A PubKGroup Product
With PubKCompliance, federal contractors can stay abreast of the changing regulatory environment and avoid running afoul of legal and ethical mandates. We deliver to your inbox the latest information on ethics, compliance, and enforcement impacting government contracting — from best practices and insights, to government audit and investigation reports and Congressional and GAO oversight, to False Claims Act cases and suspensions and debarments.
A curated email to stay up to date on the changing compliance and enforcement environment
PubKCompliance Event Board
Upcoming training and other events
Quickly find past developments at no additional cost
In a new advisory, Steptoe & Johnson examine FCPA enforcement actions and trends during 2017 and the first quarter of 2018. 2017 was a year of transition for US enforcement of the Foreign Corrupt Practices Act and saw a substantial increase in global anti-corruption enforcement. Last year started with a flurry of FCPA enforcement at the conclusion of the Obama Administration, followed by a prolonged lull as the new administration reviewed enforcement policies and filled key positions at the US Department of Justice and Securities and Exchange Commission. FCPA enforcement resumed in earnest in the third and fourth quarters of 2017, putting the year well within the usual range of reported corporate and individual prosecutions for the last five years. Those enforcement trends continued in the first quarter of 2018, with both the DOJ and SEC inking corporate resolutions.
In U.S. ex rel. Cressman v. Solid Waste Services, Inc., the U.S. District Court for the Eastern District of Pennsylvania granted a motion for summary judgment filed by a waste company in an implied certification case under the False Claims Act, holding that the relator failed to satisfy the Supreme Court’s materiality standard announced in the landmark Escobar case.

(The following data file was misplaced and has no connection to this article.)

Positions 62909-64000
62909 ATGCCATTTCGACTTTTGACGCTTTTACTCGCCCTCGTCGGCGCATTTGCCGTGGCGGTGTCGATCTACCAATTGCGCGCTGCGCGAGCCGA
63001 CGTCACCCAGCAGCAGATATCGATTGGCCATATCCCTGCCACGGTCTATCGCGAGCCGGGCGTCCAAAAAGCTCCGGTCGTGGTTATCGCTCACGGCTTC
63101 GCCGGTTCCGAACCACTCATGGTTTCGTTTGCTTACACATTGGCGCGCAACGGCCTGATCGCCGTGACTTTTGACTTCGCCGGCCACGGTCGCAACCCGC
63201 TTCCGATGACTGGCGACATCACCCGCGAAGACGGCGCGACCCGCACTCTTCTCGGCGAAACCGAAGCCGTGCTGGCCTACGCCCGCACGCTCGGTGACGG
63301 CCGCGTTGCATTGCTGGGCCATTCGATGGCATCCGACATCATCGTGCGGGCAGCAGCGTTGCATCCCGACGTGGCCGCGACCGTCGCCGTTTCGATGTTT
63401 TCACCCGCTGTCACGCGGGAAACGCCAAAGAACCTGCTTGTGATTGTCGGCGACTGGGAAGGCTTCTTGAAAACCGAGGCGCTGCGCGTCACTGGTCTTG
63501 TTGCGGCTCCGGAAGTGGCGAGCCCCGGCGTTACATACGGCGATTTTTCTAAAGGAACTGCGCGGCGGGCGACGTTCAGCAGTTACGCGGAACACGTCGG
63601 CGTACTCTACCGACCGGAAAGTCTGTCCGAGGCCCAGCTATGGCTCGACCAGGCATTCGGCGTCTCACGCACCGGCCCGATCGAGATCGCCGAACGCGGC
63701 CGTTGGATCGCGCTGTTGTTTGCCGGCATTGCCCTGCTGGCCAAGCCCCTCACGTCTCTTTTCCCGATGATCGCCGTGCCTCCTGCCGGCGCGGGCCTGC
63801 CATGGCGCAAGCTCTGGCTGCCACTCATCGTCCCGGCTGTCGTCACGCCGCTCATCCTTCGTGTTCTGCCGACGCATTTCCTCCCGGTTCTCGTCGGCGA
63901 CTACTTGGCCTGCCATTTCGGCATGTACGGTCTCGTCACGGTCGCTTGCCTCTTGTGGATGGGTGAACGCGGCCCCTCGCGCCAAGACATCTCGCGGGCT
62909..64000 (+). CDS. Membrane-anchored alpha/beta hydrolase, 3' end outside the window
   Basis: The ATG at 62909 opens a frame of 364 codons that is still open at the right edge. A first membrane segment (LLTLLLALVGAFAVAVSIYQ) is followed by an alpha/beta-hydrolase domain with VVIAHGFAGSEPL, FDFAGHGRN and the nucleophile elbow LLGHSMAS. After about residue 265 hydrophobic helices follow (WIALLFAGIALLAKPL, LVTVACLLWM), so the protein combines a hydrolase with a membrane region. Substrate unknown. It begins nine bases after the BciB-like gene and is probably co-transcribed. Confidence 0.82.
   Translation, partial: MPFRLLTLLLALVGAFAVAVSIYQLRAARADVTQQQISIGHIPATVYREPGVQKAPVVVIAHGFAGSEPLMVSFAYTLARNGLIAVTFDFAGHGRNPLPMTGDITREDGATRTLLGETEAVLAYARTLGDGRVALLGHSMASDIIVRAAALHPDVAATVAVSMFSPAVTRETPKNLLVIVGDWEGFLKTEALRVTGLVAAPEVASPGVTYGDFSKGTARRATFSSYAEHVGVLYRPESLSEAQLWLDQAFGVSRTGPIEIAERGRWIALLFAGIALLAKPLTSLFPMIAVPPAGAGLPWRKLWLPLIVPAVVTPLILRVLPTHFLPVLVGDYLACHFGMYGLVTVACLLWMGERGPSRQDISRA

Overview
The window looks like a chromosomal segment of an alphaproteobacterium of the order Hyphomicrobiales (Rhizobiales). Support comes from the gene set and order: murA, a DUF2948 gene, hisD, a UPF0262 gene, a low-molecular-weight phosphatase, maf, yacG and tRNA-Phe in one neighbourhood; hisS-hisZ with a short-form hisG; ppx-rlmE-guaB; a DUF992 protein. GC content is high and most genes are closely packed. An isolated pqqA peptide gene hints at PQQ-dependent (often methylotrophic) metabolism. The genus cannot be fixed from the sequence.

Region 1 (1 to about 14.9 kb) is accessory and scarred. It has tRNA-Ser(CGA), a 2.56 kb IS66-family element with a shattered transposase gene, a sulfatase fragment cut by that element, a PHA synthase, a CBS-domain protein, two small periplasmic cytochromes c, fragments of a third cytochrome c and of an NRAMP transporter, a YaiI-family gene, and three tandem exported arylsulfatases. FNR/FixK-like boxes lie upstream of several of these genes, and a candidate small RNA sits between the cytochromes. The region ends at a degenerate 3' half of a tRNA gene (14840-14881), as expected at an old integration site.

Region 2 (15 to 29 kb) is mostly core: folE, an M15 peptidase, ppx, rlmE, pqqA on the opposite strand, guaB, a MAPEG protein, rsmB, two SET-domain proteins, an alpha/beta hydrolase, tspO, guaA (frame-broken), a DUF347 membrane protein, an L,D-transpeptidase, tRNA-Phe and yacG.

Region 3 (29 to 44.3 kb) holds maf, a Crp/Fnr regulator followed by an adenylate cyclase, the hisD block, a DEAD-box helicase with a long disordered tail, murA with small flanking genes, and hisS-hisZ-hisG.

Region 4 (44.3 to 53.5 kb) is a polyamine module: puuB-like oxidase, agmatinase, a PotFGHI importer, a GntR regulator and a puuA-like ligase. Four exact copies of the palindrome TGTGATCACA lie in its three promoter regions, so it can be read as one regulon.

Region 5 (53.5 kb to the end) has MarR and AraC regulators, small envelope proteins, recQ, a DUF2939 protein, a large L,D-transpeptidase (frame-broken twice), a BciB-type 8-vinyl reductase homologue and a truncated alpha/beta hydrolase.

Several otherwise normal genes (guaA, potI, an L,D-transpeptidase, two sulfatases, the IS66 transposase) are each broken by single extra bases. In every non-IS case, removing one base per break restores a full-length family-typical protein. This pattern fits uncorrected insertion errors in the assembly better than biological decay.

A Conversation With Camilla de Silva (Joint Head of Bribery And Corruption – U.K. Serious Fraud Office)
In a half-hour audio interview, Camilla de Silva, Joint Head of Bribery and Corruption at the U.K. Serious Fraud Office, discusses:
- Whether the Bribery Act (including both “hard” and “soft” enforcement) has been successful in achieving its objectives;
- The Serious Fraud Office position on ISO 37001;
- Whether the Rolls-Royce enforcement action conflicted with Article 5 of the OECD Convention; and
- The U.K.’s approach to multi-jurisdictional issues.
On March 30, 2018, in United States ex rel. Drennen v. Fresenius Medical Care Holdings Inc., a district judge in the District of Massachusetts granted the dialysis company’s motion to strike three common law counts that the government added when it intervened and filed its complaint more than six and a half years after the relator filed his qui tam complaint and one year after the completion of fact discovery. The court reasoned that although when the government intervenes in a suit while the complaint is under seal it is entitled to an “editor’s privilege” that allows it to revise the complaint freely before it is unsealed, it is a different matter when the government intervenes after the case has been unsealed because 31 USC § 3730(c)(3) requires the court’s permission and a showing of good cause.
By intervening in the Drennen complaint at such a late stage, the government was “getting on a moving train” because the claims against Fresenius were already defined and extensive discovery related to those claims had already taken place. Finding that the late addition of the common law claims would prejudice the defendant, the court granted the motion to strike.
FCPA consultant Tom Fox interviewed two executives of Affiliated Monitors, Inc. about considerations a company should employ when retaining a corporate monitor. They suggest starting with a clear set of goals for the monitorship, depending on the circumstances. Is the monitor coming in to simply investigate the company, or to help prevent or resolve issues? What is the value the monitor will deliver to the organization? One “soft” value they suggest is that the work of the monitor in surveying employees can be good for morale.
An important consideration is the expertise of the monitor, not just in terms of subject matter, but how they will work without disrupting your organization or working to keep such disruptions to a minimum. They must also be “independent and conflict free” to avoid putting their findings at risk.
Other important factors to consider are the scope of the monitorship, the frequency and duration of activities, and the experience level of the monitor.